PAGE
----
As of January, according to the state elections board’s campaign finance report, the Friends of Dana Stein committee had a balance of $100,695.65.
Blank, 59, grew up in the district and now lives in Owings Mills with her husband and daughter. Her background includes serving as a delegate to the White House Conference on Families during the Carter administration lobbying for community services for special needs families. She worked for Barbara Mikulski’s U.S. Senate race, the Barack Obama and Hillary Clinton campaigns, as a lobbyist for Planned Parenthood, the Baltimore Jewish Council and Advocates for Children and Youth. She taught at a University of Maryland child advocacy program, trained nonprofit leaders in emerging democracies, worked in international health advocacy and served as a strategist for the pro-choice and marriage equality referendums.
“My life has been defined by tikkun olam,” she said. “I have spent my life trying my best to leave the world better than I found it. If I have the honor of representing District 11 in the Maryland House of Delegates, I will use all of my knowledge, experience and relationships to work in coalition with others to ensure the issues of importance to our community are quickly and effectively addressed.”
In conversations with constituents, Blank developed a platform focusing on education, workers and entrepreneurs, health and mental health care and public safety, specifically gun violence and crime.
She said she will “bring fresh, new insights and initiatives to the Maryland Legislature.”
As of January, according to the state elections board’s campaign finance report, the Friends of Amy Blank committee had a balance of $34,689.97.
Cardin, 48, lives in Owings Mills and decided to run again because he missed “serving the constituents of the 11th District and leading the charge for a stronger, safer Baltimore County.”
He said that issues he formerly supported have taken on new meaning in the current “polarizing and complex political environment.”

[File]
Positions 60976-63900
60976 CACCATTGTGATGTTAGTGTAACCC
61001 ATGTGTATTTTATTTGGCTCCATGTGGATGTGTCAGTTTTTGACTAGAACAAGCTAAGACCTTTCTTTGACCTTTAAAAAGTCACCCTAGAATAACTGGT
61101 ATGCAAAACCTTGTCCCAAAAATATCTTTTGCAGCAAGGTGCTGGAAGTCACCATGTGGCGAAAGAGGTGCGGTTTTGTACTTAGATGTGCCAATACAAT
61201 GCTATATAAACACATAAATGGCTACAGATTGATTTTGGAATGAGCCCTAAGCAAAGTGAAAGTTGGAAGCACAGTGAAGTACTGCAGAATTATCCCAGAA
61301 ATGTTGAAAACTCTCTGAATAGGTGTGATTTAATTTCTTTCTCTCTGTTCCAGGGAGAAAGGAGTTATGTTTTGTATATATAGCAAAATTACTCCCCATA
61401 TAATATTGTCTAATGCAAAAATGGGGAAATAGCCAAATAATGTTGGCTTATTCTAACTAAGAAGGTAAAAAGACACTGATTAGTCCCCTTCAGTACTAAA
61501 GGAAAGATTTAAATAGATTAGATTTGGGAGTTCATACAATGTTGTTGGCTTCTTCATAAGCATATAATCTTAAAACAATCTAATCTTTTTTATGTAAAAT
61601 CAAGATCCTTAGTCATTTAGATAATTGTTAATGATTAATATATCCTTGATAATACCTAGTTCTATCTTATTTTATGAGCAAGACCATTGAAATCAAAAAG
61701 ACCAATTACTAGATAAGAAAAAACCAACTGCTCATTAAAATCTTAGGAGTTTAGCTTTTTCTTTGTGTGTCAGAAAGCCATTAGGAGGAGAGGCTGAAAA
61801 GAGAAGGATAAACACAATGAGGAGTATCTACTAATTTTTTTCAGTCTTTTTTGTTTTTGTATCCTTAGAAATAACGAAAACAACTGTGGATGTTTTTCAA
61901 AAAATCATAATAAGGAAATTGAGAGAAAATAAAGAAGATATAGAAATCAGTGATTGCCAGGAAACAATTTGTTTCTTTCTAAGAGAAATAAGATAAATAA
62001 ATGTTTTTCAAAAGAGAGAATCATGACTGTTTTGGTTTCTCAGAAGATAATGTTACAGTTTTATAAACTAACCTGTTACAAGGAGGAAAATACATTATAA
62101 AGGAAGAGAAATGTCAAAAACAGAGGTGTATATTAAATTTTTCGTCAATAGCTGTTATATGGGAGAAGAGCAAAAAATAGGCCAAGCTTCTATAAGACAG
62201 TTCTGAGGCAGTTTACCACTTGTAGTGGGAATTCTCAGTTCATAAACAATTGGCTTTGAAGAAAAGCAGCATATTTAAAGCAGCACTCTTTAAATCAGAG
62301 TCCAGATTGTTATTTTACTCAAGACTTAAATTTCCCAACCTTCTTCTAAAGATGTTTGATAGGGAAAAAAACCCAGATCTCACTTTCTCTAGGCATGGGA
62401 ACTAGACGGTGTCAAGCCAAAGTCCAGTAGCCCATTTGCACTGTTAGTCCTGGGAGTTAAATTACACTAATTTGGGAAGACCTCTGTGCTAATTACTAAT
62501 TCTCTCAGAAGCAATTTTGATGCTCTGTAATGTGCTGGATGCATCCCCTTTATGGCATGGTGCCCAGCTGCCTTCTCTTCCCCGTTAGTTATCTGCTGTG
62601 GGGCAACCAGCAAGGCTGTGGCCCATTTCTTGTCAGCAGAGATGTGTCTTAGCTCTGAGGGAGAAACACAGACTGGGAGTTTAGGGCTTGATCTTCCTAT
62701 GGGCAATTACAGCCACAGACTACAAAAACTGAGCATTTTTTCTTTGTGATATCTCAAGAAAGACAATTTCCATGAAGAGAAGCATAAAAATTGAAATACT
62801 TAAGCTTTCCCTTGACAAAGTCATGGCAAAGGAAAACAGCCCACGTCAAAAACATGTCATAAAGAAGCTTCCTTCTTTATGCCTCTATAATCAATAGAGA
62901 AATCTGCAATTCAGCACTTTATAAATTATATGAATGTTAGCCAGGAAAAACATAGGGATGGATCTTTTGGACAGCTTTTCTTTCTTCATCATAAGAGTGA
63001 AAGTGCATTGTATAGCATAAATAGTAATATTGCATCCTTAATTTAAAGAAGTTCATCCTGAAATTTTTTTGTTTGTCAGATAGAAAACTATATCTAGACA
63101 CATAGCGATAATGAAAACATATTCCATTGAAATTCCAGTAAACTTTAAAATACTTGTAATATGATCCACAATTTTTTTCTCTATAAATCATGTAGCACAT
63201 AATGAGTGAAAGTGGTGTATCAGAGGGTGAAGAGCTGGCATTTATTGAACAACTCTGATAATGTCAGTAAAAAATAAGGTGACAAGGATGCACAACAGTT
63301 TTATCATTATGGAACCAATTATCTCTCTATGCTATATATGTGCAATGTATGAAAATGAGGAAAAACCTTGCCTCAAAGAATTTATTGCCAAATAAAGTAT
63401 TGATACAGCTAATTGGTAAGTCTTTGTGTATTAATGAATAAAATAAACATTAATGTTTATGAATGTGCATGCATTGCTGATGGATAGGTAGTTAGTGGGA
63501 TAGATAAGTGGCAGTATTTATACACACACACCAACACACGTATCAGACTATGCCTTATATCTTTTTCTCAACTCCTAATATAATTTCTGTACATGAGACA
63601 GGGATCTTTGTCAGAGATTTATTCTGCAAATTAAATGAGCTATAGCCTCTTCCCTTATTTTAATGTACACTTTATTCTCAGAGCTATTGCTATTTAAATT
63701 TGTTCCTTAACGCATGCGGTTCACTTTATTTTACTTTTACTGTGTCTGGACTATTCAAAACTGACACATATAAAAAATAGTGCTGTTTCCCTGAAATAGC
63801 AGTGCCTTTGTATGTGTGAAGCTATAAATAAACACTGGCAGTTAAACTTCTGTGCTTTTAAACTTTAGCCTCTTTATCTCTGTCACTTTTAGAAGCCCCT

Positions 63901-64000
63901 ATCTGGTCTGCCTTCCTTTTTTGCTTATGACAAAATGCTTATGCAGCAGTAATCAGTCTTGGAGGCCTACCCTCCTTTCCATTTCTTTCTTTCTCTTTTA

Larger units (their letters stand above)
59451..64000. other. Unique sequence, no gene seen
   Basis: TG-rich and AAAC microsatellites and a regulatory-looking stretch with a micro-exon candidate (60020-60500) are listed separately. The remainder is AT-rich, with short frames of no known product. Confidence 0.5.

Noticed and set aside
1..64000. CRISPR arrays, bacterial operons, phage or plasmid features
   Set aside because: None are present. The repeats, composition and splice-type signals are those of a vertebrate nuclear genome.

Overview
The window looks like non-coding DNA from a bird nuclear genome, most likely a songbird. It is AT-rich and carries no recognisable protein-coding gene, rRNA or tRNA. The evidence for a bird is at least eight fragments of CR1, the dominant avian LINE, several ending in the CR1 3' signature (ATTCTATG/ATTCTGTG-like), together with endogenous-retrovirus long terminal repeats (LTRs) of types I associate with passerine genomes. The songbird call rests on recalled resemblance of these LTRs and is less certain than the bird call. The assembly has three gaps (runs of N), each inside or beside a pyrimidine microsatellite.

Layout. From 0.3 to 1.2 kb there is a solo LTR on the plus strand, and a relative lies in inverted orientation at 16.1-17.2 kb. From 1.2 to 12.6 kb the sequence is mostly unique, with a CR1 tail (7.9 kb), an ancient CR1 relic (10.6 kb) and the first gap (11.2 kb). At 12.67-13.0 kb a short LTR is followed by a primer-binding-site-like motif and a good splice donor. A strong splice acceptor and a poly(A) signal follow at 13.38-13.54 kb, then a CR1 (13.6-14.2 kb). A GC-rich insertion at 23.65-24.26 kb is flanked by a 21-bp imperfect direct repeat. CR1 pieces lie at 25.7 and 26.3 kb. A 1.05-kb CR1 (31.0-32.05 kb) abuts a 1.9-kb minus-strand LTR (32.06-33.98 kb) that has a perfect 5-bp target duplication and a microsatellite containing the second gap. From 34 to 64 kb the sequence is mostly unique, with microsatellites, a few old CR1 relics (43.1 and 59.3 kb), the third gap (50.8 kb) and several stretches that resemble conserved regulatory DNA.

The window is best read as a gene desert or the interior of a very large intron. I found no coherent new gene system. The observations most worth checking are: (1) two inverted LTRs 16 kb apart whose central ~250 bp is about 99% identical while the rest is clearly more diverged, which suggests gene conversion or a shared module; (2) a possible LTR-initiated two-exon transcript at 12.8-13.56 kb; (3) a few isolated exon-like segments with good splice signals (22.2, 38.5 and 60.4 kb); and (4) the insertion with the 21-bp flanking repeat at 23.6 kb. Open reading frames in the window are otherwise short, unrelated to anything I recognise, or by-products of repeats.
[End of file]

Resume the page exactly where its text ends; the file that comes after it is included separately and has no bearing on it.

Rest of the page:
“I’m deeply concerned about the trajectory of our civil liberties, women’s rights, the vulnerability of the disenfranchised, our economic vitality, youth safety online, our environment and election security,” he said. “I look forward to once again tackling these issues and being a powerful force in making our community a better, safer place.”
Cardin filed an affidavit instead of a campaign finance report, which is accepted when a candidate’s fundraising committees doesn’t intend to receive or spend monies totaling $1,000 or more for that reporting period.
Kate Skovron of Pikesville and Linda Dorsey-Walker of Owings Mills, who both filed to run in February, did not respond to multiple emails, do not have active websites or social media and did not file campaign finance reports or affidavits.
Dorsey-Walker is well known in Northwest Baltimore County as a longtime Democratic State Central Committee member representing both the 10th and 11th districts.
Her page on the Maryland Democratic Party website states that her affiliations include the Coalition Opposed to Violence & Extremism, where she trained law enforcement officers; the Baltimore County Human Relations Commission, where she trained seniors, disabled, families and volunteer firefighters about gender bias, housing, employment rights and investigated violations of the law; and the American Red Cross, for which she was deployed to the Gulf Coast during Hurricane Katrina.